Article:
NEWS FLASH We did it in 2011!
The Planning of the Loire Canoe Tour – Build boats on site.
The Duckworks forum is discussing a trip where people meet up in France, build a bunch of Quick Canoes (maybe other boats) and head off down the river for 14 days.
People who have boats locally can join the event as well but will have to take care of their own logistics and accommodation.
We have set up the Wooden Boat Trek website to act to keep people informed about this and other build & travel events/projects. Just click the link to go there.
Possibly sometime August or September (2011). I originally thought this was in 2010. 2011 will be great because I may be able to get along.
There is no commercial aspect to this trip, except for working together to limit costs. Boats will be built near the Loire and given away at the end. Much like my original idea for the Quick Canoe/Disposable Canoe.
If you are interested you can contact the group for information or suggestionss.
email@example.com in the first instance.
You will probably receive a reply from Brian Anderson.
The prices are an approximate budget for each person’s costs for the 14 days flying from the USA. It could vary depending on how careful you are with money.
Brian lives near the Loire and is helping with logisitics. This info and suggestions are from him.
Here are my thoughts on how it might work.
I think we should plan on 14 days. A good working budget would be about $2,000 per head including airfare from the States. Hopefully we will get some European
DWers too in cars with tools, which would help out with logistics enormously.
We choose a money person. He takes deposits ($200) from everybody who wants to come. He and hopefully one or two others turn up a couple of days early, and stay with me and my family.
We get my van and trailer and go buy the wood and supplies and maybe some cheap 2-battery cordless drills ($35 a pop) and a hand circular saw (about $35 too). I
have a table saw, a good hand circular saw, two cord drills clamps etc and we can get some pvc pipe to make clamps. The extra tools will also depend on how many people are going to turn up.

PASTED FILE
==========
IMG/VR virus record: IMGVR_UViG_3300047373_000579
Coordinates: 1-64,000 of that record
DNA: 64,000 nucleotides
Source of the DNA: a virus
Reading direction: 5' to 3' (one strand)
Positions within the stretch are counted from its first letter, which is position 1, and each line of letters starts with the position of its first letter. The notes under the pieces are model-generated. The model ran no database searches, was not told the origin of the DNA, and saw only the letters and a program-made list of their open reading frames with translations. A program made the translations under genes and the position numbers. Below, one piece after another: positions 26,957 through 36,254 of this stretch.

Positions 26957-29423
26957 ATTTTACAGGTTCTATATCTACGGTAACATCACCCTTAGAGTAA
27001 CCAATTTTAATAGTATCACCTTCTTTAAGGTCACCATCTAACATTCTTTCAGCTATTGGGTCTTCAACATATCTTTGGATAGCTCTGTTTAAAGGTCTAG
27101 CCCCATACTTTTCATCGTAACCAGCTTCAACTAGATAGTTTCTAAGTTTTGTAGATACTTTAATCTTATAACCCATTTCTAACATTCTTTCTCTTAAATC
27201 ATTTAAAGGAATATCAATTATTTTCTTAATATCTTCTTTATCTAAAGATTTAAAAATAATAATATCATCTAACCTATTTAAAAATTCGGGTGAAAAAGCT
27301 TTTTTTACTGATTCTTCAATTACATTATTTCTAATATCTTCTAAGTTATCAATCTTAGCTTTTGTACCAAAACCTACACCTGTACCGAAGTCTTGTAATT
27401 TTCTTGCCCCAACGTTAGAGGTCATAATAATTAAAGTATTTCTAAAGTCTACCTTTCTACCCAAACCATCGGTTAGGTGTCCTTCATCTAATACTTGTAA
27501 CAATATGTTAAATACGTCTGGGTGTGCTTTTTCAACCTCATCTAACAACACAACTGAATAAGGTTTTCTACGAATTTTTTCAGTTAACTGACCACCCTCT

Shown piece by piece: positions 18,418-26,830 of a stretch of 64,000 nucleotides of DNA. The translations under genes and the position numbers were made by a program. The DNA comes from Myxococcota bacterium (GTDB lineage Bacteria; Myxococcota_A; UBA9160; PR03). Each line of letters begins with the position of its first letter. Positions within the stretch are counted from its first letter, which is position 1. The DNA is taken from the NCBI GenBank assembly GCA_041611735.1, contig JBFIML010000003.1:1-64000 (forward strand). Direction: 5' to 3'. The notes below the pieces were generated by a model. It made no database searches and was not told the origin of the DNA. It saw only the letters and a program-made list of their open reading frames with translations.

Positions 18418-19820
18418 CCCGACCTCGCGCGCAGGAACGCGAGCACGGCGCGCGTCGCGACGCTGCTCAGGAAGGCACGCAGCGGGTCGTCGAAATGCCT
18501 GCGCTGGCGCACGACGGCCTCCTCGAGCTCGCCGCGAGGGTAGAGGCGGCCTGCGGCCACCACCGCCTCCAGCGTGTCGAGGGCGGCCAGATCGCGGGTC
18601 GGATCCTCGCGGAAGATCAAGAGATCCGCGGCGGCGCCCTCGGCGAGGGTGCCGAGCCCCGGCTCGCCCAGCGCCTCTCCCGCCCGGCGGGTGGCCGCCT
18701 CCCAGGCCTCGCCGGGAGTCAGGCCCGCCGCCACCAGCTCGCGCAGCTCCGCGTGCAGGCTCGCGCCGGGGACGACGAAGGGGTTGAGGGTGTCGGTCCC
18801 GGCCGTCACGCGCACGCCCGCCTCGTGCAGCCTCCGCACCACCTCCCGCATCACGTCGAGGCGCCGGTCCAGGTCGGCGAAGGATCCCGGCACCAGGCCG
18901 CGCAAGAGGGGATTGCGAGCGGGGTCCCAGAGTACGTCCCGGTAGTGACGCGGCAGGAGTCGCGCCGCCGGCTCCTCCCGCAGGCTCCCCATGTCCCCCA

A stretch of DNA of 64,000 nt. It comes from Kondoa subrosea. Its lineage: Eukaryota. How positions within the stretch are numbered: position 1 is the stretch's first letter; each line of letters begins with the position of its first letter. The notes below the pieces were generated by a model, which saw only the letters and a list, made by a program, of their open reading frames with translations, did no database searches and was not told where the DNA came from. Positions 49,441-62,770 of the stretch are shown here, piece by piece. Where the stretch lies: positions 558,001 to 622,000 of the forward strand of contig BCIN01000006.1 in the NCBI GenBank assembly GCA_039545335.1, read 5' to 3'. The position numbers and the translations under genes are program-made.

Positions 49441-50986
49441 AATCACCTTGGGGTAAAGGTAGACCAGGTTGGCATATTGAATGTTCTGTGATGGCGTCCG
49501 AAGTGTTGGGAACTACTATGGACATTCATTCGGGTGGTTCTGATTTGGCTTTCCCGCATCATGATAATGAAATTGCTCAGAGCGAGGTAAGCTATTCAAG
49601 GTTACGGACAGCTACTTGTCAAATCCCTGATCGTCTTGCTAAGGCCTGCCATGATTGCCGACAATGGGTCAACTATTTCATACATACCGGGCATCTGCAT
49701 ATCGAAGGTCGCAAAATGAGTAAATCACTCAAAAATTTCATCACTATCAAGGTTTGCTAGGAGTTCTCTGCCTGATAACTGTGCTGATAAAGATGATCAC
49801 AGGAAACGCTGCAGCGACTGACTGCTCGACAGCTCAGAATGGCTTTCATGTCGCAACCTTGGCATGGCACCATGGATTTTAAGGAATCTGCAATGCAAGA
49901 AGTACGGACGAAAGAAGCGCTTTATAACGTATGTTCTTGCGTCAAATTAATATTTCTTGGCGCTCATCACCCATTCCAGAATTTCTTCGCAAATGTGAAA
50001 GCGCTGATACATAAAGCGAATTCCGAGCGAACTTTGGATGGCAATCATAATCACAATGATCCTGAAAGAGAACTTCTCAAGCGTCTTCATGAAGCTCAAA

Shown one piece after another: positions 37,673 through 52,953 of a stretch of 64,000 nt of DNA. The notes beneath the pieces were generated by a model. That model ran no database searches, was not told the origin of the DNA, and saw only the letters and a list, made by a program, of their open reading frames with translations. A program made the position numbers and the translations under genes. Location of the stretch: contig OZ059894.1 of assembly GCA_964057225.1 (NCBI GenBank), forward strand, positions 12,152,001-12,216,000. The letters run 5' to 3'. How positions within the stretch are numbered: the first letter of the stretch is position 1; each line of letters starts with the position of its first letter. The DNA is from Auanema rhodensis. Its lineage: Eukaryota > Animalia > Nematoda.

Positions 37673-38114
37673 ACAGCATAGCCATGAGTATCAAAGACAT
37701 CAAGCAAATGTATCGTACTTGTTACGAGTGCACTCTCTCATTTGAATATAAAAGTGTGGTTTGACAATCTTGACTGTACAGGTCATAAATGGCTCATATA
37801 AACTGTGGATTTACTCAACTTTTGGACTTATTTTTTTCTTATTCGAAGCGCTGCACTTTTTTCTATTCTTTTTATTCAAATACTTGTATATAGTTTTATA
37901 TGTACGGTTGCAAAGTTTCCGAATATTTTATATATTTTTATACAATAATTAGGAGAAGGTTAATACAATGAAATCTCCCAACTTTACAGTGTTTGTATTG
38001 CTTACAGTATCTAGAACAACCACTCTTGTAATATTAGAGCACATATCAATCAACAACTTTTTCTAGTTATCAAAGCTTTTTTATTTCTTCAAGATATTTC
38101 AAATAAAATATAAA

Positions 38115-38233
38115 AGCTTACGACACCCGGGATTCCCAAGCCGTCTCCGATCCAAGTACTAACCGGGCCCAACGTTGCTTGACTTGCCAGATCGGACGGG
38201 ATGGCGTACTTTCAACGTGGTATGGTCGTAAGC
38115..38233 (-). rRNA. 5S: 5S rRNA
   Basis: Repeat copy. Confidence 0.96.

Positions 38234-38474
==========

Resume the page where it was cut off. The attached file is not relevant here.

The early birds and I cut and build frames, stem/stern posts, and scarf or buttblock the ply.
I would favor the Tightbond III/sikaflex/screw/chine log construction on quick canoe or 6-hour canoe plans, because I know it very well and am sure it can be done. The caulk-glue I have used will set up enough to be sanded and painted overnight. But I can no problem also get glass and whatever kind of polyester resin or epoxy if people prefer that route. We need to decide and make all the boats the same way though, I would think.
People fly to Paris and take the train down to Tours. I was thinking May 2011 because there is good water in the river then, but for canoes September would also work fine, and the weather might be better. High summer is not good because the price of plane tickets goes up very significantly — an extra $400-$500
I think it might be a good idea to rent a van for the time to pickup and ferry people/gear, and to go visit places during the trip. Somebody-ies would have to drive the van along the river (this would also be a nice trip in itself). This would depend on how many turn up. I have a van that we could use, but it seats only 5 people.
We plan on one or two days to get to the site and get organized, three-four days for building, that leaves abut a week on the river, and then another two days to do whatever, entertain Mr Murphy, and get back to Paris for the flight home.
The Loire is not reliably navigable along its length for boats with engines because of rocks/shallows/medieval bridges.
Camping gear, tents, etc cost about what they do in the states (maybe $100-150 for a tent/sleeping bag and gear for a week). These things could be bought here or brought with.
I have a two burner stove in a Dutch kitchen but if a lot show up, we might have to look into tracking another stove down, and/or buy some cheap grills.
If there are some really ambitious earlybirds, we might also look at building a quickanddirty shanty boat (michalak shanteuse) or a futreau.
A bigger boat like these might be cool for those who aren’t up to canoing, but might be a little too ambitious.
Food for though, got to get to work.